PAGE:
‘Those people who led those protests are passionate about their politics, and you may have heard some of them. The man Alex Shaw, who ran the Wellington protests, he now sits on the parole board.’

‘So people like those protesting are a must for any society….without them we make no progress. We don’t change, we don’t get better.’

‘People down the track, like Emily Bailey, end up as politicians or as members of a party and contribute in a real way….but I am not saying that she doesn’t do that now – we know what effort she makes.’

‘Just an aside about words and the deep impression words can have…Michael Laws, as a controversial politician and now radio host….he said on air, ‘if he had gun he would shoot them put them out of their misery…’ He was talking about the Herald on Sunday, saying ‘…why people haven’t taken a shotgun there and cleared out the entire newsroom….’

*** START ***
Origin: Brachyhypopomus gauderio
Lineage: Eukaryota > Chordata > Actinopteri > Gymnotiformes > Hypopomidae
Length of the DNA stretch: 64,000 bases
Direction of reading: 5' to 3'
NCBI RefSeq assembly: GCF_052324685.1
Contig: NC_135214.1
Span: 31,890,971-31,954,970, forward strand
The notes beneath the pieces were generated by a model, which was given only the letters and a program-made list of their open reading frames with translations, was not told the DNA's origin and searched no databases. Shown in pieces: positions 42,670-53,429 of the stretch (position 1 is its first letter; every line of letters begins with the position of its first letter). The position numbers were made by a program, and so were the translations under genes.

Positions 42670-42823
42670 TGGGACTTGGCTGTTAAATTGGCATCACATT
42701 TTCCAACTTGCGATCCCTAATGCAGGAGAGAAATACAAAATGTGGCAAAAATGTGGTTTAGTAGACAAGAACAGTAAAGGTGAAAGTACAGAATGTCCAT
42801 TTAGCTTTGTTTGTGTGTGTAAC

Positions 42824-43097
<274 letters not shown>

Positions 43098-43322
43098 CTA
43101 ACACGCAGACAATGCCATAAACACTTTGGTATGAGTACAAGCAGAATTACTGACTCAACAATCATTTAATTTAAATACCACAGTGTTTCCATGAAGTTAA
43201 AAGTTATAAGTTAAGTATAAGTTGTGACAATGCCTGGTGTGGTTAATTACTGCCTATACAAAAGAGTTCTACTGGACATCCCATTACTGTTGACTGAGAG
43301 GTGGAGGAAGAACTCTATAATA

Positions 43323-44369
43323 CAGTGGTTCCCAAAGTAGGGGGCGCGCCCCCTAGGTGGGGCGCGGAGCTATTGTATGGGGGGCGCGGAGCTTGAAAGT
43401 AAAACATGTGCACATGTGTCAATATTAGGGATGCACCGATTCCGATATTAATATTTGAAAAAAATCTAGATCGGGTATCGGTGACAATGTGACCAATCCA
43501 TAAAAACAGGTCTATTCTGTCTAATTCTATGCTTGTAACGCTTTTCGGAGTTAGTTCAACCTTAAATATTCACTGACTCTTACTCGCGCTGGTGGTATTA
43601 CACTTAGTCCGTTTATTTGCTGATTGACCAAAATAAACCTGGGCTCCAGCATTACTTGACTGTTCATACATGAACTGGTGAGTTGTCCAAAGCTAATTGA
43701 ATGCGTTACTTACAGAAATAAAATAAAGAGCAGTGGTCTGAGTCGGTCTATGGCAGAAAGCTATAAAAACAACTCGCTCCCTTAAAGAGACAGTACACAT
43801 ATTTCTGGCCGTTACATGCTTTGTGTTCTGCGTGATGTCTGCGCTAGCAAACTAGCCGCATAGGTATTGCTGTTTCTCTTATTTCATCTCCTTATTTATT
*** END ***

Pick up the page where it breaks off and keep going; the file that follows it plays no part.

‘Now, I don’t think it is as funny as the chat between Tuhoe Lambert and the others….I think that is pretty funny and is worthy of a script of Billy T. James from a few years ago….It is nothing….Words as empty as Michael Laws’ words.’

Constant Surveillance

Mr Nisbet then said he wanted to talk more about Emily Bailey as a person, ‘…so you can get a sense of how she fits in…’

‘…She is someone without a cellphone and has no computer…because she had none, her communication was with Tame Iti on a couple of occasions to check dates dates….right….and also there was innocuous communication between her and her partner.’

‘There was a gun and there was her writing….But does that make her a leader, an organiser of this dangerous group?’

‘Why did she get involved?’

‘What happened on 9/11 heightened people’s fears…New Zealand was no different, it involved a lot of new rules for people…for example, we were not allowed toothpaste in a bag….We became fearful and the paranoia grew amongst law agencies…and we can have sympathy for them, because it may have been a frightening time.’